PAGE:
Making Room for God in Today's World
Tentative Signs That Society Is More Attuned to the Transcendent
LONDON, JAN. 16, 2005 (Zenit) - The recent tragedy in Asia led many people to bring up once more the question of God and suffering. Responses ranged from those seeing in the loss of life an argument against God's existence, to those who saw in the disaster a call to intensify their faith.
"Earthquakes do not merely kill and destroy. They challenge human beings to explain the world order in which such apparently indiscriminate acts can occur," noted one commentary Dec. 28 in the Guardian newspaper.
Other recent events have also placed religion under the microscope. After the murder of Dutch filmmaker Theo van Gogh late last year, a Sunday Times opinion-writer, Minette Marrin, wrote Nov. 7 that events such as these, along with the rise of what some term "Christian fundamentalists," has given impetus to "secularist attempts to edit out Christian and post-Christian traditions, with bogus excuses about giving offence."
Following the U.S. elections in November, Marrin commented that "Sophisticated liberals felt rage and contempt and astonishment that their country could have been taken over by a bunch of redneck religious fundamentalists and moral majority bigots."
Marrin declared a preference for a more secular approach, affirming that "it is scientific thinking -- not science itself, but its provisional, evidence-based approach to knowledge -- that will set us free and keep us free."
Atheists and humanists are also determined to combat what they see as the negative influence of religion, Reuters reported in a story Jan. 4. "In the face of the religious onslaught on humanist values, we have to speak out and get our message over," affirmed Roy Brown, Swiss-based president of the International Humanist and Ethical Union (IHEU).
To this end, a World Atheist Conference will be held at Vijayawada, India, this month, and in July the IHEU will hold its World Congress at the Paris headquarters of UNESCO, the United Nations Educational, Scientific and Cultural Organization.
Bullish on spirituality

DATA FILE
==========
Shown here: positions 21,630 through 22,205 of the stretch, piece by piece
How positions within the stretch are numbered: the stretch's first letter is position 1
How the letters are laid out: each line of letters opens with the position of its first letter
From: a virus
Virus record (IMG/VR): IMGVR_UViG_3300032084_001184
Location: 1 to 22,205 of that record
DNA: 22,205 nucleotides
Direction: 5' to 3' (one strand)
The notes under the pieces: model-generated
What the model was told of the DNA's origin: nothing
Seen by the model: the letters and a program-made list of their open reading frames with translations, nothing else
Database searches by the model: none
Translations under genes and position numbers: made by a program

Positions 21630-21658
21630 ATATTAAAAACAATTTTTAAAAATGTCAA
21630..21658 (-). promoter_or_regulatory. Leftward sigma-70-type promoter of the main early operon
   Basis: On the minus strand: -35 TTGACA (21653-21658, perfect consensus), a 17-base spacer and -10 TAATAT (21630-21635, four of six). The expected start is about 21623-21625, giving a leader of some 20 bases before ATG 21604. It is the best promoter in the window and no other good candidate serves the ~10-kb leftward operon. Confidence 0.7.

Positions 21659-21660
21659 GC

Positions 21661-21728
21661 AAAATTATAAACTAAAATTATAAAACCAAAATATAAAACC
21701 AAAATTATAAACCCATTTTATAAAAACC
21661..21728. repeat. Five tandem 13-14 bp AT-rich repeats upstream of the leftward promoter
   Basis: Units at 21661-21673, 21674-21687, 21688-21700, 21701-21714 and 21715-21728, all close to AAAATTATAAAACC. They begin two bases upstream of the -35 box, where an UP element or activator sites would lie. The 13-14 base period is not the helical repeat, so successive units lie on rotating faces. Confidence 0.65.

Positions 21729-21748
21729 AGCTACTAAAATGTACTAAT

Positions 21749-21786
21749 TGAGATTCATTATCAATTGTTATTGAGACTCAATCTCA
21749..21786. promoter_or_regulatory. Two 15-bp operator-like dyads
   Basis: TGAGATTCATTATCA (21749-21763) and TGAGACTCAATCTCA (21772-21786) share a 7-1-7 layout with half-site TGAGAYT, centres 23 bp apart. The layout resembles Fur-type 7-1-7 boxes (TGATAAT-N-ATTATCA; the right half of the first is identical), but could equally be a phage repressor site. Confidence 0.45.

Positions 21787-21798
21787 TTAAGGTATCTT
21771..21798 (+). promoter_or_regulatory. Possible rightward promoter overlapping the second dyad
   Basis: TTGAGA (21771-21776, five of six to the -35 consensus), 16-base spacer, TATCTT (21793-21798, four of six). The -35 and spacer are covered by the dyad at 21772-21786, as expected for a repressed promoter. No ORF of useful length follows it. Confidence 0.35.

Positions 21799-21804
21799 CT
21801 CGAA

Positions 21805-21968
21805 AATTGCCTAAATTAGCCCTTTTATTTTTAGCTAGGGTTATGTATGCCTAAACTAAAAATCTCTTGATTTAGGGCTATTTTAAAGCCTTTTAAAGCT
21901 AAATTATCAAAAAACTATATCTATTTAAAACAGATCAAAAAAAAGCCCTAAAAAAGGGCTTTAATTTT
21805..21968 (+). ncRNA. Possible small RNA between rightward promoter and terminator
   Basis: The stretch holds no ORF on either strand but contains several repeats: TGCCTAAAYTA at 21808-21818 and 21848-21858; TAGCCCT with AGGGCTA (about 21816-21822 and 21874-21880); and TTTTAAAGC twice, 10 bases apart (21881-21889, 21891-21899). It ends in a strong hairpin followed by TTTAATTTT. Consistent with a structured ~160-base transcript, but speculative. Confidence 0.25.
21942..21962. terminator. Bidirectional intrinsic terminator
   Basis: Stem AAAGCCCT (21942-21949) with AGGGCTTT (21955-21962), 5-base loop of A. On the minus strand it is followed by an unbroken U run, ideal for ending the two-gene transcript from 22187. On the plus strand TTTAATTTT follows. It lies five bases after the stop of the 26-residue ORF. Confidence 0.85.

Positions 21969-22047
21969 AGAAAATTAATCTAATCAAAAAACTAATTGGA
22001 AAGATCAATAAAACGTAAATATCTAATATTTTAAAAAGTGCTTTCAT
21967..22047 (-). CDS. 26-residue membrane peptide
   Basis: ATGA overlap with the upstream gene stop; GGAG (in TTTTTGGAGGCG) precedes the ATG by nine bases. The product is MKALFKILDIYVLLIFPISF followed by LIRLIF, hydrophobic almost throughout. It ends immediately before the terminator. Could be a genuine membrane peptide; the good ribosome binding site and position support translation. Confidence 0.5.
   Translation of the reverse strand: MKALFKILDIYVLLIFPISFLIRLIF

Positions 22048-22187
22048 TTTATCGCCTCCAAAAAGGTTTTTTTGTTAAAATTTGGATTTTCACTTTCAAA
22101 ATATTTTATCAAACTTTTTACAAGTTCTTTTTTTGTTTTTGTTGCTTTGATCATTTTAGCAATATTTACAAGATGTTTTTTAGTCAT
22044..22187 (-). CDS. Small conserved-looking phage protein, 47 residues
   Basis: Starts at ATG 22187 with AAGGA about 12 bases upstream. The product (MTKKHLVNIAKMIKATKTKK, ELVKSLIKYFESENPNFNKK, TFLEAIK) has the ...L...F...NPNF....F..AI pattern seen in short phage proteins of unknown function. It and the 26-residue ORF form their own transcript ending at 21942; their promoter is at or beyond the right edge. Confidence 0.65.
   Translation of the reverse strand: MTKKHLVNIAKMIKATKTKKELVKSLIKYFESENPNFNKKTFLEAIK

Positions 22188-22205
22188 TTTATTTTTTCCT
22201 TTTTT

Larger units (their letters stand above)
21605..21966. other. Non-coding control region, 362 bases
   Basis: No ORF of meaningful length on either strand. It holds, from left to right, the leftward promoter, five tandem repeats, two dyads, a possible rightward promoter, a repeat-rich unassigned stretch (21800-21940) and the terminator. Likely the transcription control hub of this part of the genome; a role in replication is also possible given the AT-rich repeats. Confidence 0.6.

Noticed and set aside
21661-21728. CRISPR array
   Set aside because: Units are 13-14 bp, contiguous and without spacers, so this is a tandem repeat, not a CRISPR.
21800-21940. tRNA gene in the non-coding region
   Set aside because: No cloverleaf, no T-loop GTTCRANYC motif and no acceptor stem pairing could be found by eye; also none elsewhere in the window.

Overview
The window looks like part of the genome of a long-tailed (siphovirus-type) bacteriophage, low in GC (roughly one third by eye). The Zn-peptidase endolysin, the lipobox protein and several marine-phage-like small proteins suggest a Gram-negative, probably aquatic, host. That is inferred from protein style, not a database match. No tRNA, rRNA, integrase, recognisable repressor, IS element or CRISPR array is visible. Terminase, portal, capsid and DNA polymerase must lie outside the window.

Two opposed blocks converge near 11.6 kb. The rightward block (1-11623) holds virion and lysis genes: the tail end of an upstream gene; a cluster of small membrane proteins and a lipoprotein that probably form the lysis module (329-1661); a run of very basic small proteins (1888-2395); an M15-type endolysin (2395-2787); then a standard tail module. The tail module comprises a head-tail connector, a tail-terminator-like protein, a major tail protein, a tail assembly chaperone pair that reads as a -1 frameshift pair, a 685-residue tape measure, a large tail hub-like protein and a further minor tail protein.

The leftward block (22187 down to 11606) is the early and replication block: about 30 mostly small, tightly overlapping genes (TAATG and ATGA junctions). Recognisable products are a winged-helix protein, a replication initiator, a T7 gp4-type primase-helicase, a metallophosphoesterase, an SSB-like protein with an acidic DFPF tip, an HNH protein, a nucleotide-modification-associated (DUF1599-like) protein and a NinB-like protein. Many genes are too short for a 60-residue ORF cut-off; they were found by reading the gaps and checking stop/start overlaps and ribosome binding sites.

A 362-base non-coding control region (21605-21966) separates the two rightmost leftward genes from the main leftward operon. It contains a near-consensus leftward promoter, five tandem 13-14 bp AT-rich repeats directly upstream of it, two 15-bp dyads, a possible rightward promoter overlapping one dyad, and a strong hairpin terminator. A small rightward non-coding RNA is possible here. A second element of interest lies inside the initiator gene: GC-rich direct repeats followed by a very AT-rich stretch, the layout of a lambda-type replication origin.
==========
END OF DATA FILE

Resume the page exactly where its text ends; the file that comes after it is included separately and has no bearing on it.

But not all see religion as a negative force. Business schools, for instance, are now offering courses on spirituality in the workplace. "What they want to teach students," the Wall Street Journal reported Tuesday, "is the importance of remaining true to their convictions -- whether rooted in organized religion or personal morality -- amid the conflicting demands and temptations they will likely confront during their careers."
"It was taboo for so many years to talk about workers' spirituality," Thierry Pauchant told the Journal. Pauchant, who holds the chair in ethical management at the HEC Montreal business school, added: "But people are suffering by not being able to address that part of themselves and lead a more integrated life."
One case cited by the article is the Instituto de Empresa business school in Madrid, Spain, where students' religious beliefs form part of an ethics class when they discuss the marketing of the abortion pill RU-486.
Efforts by another business school, Emory University's Goizueta Center in Atlanta, Georgia, were covered in a Dec. 20 report by London's Financial Times. The article explained that about 20 of the school's executive MBA graduates have undergone brain scans so that their actions can be analyzed in situations where they are asked to make ethical choices.
The idea behind this was explained by psychiatrist Roderick Gilkey. He argued that business leaders "have the potential to have a moral compass. It's just a question of activating it." According to Gilkey, scans show that managers who have practice in making decisions become more adept at it over time. The scans measure the degree of brain activity involved in arriving at a decision.